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Gender Differentials in Productivity:
Identifying Opportunities for Agricultural
Growth in Sub-Saharan Africa
TALIP KILIC
...
Narrative in a nutshell
Closing the
Gender Gap in
Agricultural
Productivity

Smallholderbased
Agricultural
Growth
Poverty ...
What do (don’t) we know?
• Estimates of the gender gap in agricultural productivity in Africa
range from 4 to 40 percent, ...
How do we improve the
knowledge base ?
• New research program, with funding from IFAD & World Bank
• Using new (gender-dis...
How do we improve the
knowledge base ? (Cont’d)
• Applying new empirical methods to differentiate between the
contribution...
Measuring the Gender Gap
in Malawi
• 26% of agricultural plots managed by females
• On average, female-managed plots are 2...
Explaining the 25% Gap
• 80% of the gap is driven by unequal endowments
–
–
–
–

Household adult male labor input
High-val...
Way forward
• Set of empirical country studies using similar methodology to be
published in Agricultural Economics (under ...
Ethiopia

Factor

Malawi

Niger

Northern Nigeria Southern Nigeria

Tanzania

Uganda

Levels Returns Levels Returns Levels...
Gender Differentials in Productivity:
Identifying Opportunities for Agricultural
Growth in Sub-Saharan Africa
TALIP KILIC
...
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Gender Differentials in Productivity: Identifying Opportunities for Agricultural Growth in Sub-Saharan Africa

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Author: Talip Kilic, Research Economist, The World Bank

For the Living Standards Measurement Study


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Gender Differentials in Productivity: Identifying Opportunities for Agricultural Growth in Sub-Saharan Africa

  1. 1. Gender Differentials in Productivity: Identifying Opportunities for Agricultural Growth in Sub-Saharan Africa TALIP KILIC Research Economist Living Standards Measurement Study Poverty & Inequality Group Development Research Group The World Bank tkilic@worldbank.org www.worldbank.org/lsms-isa Presented at the International Women’s Day 2014 Event “Closing the Gender Gap in Agriculture” 7 March 2014 FAO Headquarters, Rome, Italy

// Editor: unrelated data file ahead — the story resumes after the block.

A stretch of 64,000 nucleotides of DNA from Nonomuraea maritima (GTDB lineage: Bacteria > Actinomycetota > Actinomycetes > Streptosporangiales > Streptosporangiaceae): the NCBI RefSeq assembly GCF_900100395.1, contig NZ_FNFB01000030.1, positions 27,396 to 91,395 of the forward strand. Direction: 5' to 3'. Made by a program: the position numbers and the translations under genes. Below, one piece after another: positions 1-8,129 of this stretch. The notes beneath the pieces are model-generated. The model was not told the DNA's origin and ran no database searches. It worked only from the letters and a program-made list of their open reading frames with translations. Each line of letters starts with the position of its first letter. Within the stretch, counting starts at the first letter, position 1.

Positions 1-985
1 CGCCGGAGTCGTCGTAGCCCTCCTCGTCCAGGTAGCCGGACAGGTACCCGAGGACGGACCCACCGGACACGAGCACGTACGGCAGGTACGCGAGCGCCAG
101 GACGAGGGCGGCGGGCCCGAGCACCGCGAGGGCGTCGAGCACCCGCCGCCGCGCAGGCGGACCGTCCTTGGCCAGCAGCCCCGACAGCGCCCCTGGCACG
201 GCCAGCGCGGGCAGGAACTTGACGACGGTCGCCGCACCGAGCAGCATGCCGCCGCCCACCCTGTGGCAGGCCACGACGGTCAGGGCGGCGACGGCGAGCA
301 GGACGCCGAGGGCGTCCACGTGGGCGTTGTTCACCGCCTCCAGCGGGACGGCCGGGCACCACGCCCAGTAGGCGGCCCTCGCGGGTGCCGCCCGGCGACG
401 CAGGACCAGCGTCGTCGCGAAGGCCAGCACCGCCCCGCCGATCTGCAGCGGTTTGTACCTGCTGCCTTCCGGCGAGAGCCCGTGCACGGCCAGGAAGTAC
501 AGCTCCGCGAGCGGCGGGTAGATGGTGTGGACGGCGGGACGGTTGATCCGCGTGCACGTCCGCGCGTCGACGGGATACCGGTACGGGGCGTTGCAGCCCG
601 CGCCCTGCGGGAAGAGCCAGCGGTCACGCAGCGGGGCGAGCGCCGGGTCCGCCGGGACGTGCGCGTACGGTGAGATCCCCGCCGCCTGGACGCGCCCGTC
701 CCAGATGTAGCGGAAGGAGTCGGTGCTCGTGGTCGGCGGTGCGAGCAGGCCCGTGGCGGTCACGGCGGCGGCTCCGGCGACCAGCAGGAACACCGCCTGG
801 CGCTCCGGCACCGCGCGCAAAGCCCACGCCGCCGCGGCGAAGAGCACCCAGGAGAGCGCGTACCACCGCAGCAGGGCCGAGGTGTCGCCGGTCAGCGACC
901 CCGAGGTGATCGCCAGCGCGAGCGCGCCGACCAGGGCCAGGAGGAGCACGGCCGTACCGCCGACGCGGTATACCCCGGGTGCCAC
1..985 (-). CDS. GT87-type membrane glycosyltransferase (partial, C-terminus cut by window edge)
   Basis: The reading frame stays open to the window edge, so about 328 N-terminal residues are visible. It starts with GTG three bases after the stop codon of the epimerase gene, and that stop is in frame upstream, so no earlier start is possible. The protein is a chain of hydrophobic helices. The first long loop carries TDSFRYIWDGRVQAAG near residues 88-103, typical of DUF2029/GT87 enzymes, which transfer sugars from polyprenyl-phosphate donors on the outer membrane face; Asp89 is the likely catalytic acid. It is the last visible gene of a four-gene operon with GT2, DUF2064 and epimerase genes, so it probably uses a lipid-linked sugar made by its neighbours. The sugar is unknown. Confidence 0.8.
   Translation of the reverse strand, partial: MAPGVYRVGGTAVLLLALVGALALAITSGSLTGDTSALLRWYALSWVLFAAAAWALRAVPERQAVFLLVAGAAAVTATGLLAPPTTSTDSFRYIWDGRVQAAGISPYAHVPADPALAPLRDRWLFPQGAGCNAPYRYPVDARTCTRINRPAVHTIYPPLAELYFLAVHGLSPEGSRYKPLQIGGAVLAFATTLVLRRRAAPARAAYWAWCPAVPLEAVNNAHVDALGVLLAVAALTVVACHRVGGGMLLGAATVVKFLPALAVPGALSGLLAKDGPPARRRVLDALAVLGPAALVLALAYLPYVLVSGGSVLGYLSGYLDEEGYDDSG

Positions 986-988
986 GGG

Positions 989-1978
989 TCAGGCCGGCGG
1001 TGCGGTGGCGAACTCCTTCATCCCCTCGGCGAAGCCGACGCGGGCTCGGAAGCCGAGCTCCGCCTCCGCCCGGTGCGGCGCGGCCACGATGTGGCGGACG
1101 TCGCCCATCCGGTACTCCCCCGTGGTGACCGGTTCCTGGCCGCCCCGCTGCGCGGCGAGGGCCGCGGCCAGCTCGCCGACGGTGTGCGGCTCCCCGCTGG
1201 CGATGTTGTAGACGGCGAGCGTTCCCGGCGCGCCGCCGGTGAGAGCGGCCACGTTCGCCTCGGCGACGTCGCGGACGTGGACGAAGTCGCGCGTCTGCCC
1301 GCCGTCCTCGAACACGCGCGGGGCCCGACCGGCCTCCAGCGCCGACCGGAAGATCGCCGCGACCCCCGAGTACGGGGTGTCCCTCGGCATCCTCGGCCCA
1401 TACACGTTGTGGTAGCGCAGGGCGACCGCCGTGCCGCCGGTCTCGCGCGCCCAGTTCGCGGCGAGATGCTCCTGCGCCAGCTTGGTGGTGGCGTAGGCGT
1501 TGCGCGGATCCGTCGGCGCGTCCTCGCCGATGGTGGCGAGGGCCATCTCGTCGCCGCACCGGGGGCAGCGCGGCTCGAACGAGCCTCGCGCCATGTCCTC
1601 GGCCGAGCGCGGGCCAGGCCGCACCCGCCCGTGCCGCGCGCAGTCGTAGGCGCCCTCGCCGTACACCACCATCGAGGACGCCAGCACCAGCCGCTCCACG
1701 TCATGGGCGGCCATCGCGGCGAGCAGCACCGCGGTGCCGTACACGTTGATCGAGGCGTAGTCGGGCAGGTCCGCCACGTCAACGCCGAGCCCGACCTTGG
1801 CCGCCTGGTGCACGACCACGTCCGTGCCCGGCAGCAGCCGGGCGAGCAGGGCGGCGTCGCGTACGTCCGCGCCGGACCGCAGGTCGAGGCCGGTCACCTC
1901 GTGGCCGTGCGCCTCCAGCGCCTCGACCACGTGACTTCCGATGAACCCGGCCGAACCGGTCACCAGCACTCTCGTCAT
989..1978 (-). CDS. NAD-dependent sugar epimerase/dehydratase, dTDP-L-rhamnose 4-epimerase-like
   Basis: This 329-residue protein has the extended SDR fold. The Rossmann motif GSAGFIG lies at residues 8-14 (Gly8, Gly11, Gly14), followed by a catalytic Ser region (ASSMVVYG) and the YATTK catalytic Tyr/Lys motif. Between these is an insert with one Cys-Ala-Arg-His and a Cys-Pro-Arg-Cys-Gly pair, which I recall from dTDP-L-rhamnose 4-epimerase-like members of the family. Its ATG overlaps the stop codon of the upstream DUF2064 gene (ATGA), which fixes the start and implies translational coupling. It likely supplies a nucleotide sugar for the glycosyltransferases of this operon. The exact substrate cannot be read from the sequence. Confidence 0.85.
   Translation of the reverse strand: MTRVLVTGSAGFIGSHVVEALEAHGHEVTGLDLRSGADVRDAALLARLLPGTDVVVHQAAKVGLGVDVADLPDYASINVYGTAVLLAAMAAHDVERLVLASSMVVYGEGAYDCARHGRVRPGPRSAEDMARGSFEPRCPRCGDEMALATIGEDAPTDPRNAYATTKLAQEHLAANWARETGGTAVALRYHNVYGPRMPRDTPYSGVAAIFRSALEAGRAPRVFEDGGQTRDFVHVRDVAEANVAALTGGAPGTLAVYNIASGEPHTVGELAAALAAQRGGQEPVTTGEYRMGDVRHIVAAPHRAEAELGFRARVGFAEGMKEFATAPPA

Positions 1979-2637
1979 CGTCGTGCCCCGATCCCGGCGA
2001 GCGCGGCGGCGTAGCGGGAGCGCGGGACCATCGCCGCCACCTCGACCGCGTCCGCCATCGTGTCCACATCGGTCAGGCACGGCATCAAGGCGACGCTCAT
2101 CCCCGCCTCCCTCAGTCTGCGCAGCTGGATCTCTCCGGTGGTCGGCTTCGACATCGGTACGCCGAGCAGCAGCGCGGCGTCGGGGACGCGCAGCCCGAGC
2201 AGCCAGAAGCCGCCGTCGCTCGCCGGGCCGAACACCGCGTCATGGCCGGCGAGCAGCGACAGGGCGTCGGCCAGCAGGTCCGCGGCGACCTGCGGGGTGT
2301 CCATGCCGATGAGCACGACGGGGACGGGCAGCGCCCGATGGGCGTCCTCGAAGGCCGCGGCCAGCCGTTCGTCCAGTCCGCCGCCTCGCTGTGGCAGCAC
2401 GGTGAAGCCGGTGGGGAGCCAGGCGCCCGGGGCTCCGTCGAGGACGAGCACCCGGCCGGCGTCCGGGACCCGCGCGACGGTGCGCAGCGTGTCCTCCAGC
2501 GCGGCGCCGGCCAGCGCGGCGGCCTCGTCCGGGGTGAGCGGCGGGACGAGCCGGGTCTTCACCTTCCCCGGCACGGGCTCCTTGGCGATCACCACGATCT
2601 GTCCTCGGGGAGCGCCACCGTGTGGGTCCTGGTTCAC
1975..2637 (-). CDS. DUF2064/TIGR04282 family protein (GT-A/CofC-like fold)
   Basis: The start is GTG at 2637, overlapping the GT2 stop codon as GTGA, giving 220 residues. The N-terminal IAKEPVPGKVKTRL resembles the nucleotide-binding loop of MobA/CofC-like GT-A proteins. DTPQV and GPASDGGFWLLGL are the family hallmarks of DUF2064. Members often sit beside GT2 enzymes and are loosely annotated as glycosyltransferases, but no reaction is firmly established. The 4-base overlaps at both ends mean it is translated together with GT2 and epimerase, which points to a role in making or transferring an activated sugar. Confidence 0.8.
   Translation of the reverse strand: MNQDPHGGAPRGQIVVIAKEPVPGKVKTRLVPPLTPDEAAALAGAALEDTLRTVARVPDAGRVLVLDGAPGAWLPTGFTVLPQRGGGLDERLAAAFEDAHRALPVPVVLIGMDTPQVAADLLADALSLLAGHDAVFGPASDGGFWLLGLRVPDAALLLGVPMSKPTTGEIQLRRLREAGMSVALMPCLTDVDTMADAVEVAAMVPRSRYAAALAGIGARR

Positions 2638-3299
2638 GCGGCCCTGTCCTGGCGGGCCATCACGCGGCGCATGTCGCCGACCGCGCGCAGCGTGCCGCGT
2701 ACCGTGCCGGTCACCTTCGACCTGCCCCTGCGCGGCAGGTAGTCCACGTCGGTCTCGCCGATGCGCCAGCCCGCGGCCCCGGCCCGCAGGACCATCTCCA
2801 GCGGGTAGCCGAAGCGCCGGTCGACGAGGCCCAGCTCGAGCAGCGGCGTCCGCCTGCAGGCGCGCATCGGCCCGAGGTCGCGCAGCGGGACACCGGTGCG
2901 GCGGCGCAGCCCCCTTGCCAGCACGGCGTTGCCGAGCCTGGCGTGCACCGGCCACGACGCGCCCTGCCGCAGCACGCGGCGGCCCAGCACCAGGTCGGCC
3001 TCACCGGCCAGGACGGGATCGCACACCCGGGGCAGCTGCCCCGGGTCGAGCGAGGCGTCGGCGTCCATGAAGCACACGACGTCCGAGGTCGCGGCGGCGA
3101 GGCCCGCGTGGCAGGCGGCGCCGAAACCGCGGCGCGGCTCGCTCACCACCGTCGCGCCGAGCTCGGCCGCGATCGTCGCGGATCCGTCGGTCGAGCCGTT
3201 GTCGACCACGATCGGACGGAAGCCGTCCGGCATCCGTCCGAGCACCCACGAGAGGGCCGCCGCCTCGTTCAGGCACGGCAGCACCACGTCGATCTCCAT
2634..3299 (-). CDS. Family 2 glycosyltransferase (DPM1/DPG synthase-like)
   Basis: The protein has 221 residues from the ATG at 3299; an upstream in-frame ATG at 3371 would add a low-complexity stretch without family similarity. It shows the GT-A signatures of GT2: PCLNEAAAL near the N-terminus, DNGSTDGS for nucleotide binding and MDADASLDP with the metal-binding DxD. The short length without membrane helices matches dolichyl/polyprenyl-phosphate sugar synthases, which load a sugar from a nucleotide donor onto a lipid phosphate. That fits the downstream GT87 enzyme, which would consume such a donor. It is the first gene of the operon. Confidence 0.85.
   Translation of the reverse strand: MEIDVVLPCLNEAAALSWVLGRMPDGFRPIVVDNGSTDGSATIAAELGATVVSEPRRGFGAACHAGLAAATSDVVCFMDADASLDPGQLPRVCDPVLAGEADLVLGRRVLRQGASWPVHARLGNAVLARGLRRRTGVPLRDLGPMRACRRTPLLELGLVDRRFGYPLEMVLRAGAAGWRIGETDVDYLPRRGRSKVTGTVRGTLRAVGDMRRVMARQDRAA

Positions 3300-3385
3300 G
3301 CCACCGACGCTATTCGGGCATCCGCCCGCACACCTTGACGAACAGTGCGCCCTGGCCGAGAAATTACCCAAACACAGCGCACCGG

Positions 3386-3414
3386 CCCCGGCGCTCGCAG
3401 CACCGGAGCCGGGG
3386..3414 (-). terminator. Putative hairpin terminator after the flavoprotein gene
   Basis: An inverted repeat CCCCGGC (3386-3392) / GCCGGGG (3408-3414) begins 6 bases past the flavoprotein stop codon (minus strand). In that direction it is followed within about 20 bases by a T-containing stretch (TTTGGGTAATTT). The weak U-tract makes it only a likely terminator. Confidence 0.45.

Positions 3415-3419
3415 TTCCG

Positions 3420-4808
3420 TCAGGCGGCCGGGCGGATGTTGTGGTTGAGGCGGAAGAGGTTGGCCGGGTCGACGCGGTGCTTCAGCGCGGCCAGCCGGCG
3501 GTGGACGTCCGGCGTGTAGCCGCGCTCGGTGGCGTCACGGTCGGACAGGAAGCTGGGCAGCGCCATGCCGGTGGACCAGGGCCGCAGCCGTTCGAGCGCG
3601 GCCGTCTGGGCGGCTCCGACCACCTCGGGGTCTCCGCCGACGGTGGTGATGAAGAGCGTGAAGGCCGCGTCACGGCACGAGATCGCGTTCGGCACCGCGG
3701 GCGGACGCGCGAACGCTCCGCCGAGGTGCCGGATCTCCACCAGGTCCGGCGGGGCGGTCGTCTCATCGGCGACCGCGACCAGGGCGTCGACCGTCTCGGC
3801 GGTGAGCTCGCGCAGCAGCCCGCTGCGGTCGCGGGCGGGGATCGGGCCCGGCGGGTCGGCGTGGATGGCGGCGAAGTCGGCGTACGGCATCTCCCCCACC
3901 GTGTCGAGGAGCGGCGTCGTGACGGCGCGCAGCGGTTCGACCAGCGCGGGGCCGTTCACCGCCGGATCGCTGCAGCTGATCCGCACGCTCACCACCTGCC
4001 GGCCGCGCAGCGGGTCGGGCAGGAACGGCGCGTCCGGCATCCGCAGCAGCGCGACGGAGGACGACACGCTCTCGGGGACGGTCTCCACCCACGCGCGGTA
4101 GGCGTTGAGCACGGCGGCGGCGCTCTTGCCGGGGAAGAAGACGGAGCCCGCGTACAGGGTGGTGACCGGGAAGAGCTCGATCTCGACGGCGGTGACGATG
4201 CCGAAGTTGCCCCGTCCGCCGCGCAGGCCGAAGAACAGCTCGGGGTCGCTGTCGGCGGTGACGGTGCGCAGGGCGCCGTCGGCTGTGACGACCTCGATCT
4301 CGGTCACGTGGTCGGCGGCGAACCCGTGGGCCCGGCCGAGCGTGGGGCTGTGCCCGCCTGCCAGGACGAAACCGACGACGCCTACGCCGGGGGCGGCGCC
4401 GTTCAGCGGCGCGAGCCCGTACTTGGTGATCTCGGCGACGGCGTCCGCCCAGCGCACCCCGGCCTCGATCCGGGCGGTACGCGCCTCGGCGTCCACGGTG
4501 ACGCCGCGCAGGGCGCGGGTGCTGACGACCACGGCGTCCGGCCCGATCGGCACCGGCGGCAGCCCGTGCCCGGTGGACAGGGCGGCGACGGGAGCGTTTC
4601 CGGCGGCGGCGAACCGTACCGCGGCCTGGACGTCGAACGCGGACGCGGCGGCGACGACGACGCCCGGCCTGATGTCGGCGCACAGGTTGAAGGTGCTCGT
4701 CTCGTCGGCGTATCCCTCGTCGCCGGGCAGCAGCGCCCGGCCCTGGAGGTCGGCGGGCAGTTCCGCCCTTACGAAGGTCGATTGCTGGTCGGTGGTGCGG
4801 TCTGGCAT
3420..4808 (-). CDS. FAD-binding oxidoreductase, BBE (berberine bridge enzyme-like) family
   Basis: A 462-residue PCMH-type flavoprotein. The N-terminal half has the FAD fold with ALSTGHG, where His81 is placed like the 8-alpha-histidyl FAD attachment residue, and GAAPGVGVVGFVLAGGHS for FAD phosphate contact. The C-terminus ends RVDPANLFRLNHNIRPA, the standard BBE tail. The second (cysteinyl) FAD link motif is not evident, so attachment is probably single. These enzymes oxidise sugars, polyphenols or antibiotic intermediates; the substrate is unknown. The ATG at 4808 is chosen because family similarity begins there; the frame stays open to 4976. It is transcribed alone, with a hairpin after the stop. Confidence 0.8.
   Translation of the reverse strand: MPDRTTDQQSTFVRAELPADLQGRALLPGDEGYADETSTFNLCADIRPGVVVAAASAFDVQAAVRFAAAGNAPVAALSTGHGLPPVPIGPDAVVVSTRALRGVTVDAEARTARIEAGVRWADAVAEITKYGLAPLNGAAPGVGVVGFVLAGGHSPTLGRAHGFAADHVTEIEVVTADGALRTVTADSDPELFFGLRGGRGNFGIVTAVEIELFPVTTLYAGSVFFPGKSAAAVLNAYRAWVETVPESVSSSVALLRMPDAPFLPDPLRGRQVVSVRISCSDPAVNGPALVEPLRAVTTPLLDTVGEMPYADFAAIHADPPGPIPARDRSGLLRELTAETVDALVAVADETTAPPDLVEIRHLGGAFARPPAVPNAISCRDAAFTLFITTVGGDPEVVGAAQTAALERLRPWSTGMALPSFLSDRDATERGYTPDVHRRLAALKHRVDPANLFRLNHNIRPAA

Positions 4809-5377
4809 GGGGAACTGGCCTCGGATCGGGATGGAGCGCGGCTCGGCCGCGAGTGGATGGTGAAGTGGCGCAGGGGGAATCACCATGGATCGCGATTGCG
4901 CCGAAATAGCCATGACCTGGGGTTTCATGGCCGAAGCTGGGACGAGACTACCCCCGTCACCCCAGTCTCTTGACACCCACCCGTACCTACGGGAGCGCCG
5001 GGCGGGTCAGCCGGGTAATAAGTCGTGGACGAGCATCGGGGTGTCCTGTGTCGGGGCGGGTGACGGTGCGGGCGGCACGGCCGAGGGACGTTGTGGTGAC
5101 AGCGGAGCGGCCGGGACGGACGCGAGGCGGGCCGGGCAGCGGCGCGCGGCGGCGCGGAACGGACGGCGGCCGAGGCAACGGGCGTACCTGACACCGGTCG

2. 2. Narrative in a nutshell Closing the Gender Gap in Agricultural Productivity Smallholderbased Agricultural Growth Poverty Reduction & Improvement of Nutritional Outcomes
  3. 3. What do (don’t) we know? • Estimates of the gender gap in agricultural productivity in Africa range from 4 to 40 percent, the majority around 20 to 30 percent However…. • Hurdle #1: Household level analyses overlook within household differentiation of individual roles • Hurdle #2: Plot level analyses are largely based on detailed but non-representative/case study data. • Hurdle #3: Inadequate coverage of large & diverse populations
  4. 4. How do we improve the knowledge base ? • New research program, with funding from IFAD & World Bank • Using new (gender-disaggregated) data from the Living Standards Measurement Study – Integrated Surveys on Agriculture (LSMS-ISA), with funding from BMGF • Nationally- & regionally- representative multi-topic household panel surveys with an emphasis on agriculture • Geo-referenced household & plot locations for improved links to geospatial data sources, allowing better understanding of environmental constraints • Focus: Ethiopia, Malawi, Niger, Nigeria, Tanzania & Uganda